Most new shortwave receivers let you enjoy synchronous detection. It is an important and very useful feature if you listen to AM broadcasting on medium and short waves. Let’s find out more.
When I returned to shortwave listening around twenty years ago, I discovered a new feature had been added to leading desktop receivers. Now, they let me enjoy synchronous detection when tuning AM stations on medium and short waves. And boy, what an improvement it provides.
Some of the first modern receivers to provide this feature during the 1990’s were the Drake R8, Japan Radio NRD535 and AOR AR7030, shown above. Later versions of the R8 also let you select which sideband you wanted to tune, as did the NRD535. This was possible because synchronous detection uses a product detector, like that used for sideband reception. To select between sidebands on the AR7030 synch detector you needed to use the passband tuning. Initial synchronous lock-up delays in the AR7030 were fixed in later firmware.
AM Synchronous detection goes by many names: coherent detection, exalted carrier and exalted carrier selectable sideband. That’s what the ECSS on the NRD535 and NRD545 front panel stands for. Incidently, the AMS on the front panel of the NRD545 did not stand for synchronous detection. Rather, it was for AM Stereo using Motorola C-Quam.
Perhaps the earliest form of shortwave synchronous detection was achieved with something called the Q-Multipler, which used phasing to boost or reject signals in the IF chain. Old 1950’s radios from Hammarlund had a Q-Multiplier. You could use this device to boost the level of an AM carrier to get better demodulation.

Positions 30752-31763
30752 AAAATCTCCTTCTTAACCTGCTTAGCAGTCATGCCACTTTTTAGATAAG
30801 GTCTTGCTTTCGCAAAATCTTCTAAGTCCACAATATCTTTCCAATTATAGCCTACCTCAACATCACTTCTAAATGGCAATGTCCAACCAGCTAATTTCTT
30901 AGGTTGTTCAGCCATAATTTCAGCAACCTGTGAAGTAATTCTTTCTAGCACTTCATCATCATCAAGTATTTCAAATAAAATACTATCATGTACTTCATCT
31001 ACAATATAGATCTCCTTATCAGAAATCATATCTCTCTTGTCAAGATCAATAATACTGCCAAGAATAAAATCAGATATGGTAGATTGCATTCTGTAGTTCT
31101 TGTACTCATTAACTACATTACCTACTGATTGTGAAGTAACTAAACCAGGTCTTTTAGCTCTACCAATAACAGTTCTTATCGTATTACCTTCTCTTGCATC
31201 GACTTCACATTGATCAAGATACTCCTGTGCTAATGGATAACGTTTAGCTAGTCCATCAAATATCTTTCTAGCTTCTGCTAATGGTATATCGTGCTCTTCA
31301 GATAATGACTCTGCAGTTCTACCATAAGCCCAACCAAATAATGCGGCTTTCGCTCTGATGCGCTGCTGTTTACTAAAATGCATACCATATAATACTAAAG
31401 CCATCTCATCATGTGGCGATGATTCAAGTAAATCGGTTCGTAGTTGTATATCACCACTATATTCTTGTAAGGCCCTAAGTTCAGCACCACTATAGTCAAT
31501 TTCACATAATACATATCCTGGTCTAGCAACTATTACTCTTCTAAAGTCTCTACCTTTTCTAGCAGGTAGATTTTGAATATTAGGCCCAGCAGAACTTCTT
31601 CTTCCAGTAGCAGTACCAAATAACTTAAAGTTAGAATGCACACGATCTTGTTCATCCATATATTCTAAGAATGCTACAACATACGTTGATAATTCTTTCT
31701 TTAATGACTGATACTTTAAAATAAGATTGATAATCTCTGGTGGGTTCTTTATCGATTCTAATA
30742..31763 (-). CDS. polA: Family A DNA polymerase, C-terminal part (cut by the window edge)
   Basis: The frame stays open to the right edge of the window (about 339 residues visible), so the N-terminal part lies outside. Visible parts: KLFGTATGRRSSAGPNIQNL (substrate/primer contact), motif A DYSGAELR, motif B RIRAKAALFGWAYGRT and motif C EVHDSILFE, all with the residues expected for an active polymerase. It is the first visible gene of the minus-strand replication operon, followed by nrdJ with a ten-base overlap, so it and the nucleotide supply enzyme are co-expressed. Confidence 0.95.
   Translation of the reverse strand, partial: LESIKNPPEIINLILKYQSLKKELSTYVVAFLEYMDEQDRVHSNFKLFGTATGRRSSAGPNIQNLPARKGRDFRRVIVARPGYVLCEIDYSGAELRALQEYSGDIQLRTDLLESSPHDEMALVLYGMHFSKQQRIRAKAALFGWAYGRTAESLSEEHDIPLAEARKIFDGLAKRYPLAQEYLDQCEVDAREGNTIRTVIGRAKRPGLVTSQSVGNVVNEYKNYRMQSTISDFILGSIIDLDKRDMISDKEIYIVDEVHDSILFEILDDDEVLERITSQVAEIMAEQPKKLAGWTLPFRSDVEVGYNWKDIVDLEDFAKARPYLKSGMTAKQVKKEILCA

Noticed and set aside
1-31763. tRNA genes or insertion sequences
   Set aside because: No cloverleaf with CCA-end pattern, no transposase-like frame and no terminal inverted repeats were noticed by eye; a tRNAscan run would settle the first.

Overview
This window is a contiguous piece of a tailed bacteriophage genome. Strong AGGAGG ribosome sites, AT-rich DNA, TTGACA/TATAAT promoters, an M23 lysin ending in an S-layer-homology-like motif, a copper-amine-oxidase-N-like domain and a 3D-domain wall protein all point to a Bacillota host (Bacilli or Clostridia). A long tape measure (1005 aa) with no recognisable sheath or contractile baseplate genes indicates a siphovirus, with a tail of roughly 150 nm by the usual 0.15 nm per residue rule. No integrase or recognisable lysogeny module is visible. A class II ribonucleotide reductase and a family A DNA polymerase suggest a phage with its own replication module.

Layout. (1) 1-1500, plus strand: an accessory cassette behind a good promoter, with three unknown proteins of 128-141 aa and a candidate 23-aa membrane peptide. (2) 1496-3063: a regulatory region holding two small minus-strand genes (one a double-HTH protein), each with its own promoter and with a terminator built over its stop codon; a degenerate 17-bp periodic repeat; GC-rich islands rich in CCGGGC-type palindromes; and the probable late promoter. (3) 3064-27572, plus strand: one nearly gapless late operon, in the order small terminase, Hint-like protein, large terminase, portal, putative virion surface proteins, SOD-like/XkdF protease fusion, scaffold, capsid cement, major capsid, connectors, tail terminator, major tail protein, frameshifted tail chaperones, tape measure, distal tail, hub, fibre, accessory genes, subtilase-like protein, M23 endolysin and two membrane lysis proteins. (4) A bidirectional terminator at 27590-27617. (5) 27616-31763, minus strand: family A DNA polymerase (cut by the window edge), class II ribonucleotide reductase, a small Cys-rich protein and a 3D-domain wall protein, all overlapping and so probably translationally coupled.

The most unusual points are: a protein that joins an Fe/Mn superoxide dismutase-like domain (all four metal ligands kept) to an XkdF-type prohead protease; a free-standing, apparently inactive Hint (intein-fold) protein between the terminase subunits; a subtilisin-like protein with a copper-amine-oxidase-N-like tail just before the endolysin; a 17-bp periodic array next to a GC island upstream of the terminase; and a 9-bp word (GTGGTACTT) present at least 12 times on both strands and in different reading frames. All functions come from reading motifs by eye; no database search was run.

Unfortunately, while modern ham receivers are very good to shortwave DX, very few have supported synchronous detection until recently. The same has been true for portable receivers, but that is changing fast. Most of the new Tecsun and similar portables now sport AMS. The legendary Sony ICF-2010 was a pathfinder in 1985.
Enjoy Synchronous Detection – What It’s About
Stay tuned as we describe synchronous detection, how it works and why it performs better than traditional AM detection. But the basic idea is this. AM signals are comprised of a carrier and sidebands. All of the audio is in the sidebands. A proper ratio or relationship between carrier and sideband power is needed for good demodulation. Especially on short wave, the carrier strength varies considerably, fading up and down. Distortion results.
Synchronous detection in its various forms boosts the transmitted carrier or replaces it with a strong local carrier. Resulting demodulation can be improved significantly.